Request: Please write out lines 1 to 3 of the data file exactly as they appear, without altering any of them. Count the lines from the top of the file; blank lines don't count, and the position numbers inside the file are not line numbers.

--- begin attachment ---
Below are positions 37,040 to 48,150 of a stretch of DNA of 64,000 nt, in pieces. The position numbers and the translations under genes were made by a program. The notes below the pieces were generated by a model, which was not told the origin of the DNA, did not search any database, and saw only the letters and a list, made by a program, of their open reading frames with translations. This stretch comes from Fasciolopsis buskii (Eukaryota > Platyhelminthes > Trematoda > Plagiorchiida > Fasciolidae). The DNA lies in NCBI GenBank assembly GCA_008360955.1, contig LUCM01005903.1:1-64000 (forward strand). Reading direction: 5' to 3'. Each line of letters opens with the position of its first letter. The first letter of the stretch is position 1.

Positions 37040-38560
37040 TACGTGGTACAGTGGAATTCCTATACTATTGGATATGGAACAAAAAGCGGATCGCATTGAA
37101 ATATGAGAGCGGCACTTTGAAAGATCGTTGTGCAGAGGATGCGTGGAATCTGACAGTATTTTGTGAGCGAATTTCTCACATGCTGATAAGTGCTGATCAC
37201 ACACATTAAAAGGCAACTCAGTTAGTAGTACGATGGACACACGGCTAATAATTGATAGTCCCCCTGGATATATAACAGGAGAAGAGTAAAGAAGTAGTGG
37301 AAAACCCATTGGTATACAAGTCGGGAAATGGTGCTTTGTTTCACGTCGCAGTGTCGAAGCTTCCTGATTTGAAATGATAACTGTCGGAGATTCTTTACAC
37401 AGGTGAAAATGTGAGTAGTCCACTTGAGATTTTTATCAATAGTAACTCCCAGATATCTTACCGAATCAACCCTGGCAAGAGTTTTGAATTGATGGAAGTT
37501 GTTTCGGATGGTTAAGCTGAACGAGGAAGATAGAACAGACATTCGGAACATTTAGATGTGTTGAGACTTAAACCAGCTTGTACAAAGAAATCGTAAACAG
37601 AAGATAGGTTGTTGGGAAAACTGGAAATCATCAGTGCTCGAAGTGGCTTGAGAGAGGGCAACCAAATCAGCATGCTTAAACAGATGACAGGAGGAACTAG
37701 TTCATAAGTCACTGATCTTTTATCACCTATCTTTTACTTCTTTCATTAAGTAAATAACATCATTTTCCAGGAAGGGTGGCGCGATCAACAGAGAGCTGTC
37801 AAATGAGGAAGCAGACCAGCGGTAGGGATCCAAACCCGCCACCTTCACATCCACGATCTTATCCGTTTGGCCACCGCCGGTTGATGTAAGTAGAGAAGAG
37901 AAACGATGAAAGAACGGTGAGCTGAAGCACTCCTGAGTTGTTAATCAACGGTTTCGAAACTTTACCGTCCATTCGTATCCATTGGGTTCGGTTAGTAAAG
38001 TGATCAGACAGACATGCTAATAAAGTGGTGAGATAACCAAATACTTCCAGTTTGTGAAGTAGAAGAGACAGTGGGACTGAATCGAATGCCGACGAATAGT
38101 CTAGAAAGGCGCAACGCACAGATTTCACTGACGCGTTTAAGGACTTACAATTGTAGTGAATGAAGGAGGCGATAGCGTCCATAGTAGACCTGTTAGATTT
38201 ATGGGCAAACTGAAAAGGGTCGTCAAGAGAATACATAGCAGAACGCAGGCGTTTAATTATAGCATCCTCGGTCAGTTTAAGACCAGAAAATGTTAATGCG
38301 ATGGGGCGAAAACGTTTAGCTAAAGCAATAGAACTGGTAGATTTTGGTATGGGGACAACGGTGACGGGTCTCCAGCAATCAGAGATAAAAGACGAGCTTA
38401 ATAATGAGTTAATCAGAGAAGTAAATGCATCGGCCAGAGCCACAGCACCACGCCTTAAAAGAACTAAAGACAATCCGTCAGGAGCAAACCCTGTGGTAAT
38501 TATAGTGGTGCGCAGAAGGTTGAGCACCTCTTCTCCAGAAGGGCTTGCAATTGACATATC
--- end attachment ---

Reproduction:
Below are positions 37,040 to 48,150 of a stretch of DNA of 64,000 nt, in pieces. The position numbers and the translations under genes were made by a program. The notes below the pieces were generated by a model, which was not told the origin of the DNA, did not search any database, and saw only the letters and a list, made by a program, of their open reading frames with translations. This stretch comes from Fasciolopsis buskii (Eukaryota > Platyhelminthes > Trematoda > Plagiorchiida > Fasciolidae). The DNA lies in NCBI GenBank assembly GCA_008360955.1, contig LUCM01005903.1:1-64000 (forward strand). Reading direction: 5' to 3'. Each line of letters opens with the position of its first letter. The first letter of the stretch is position 1.

Positions 37040-38560
37040 TACGTGGTACAGTGGAATTCCTATACTATTGGATATGGAACAAAAAGCGGATCGCATTGAA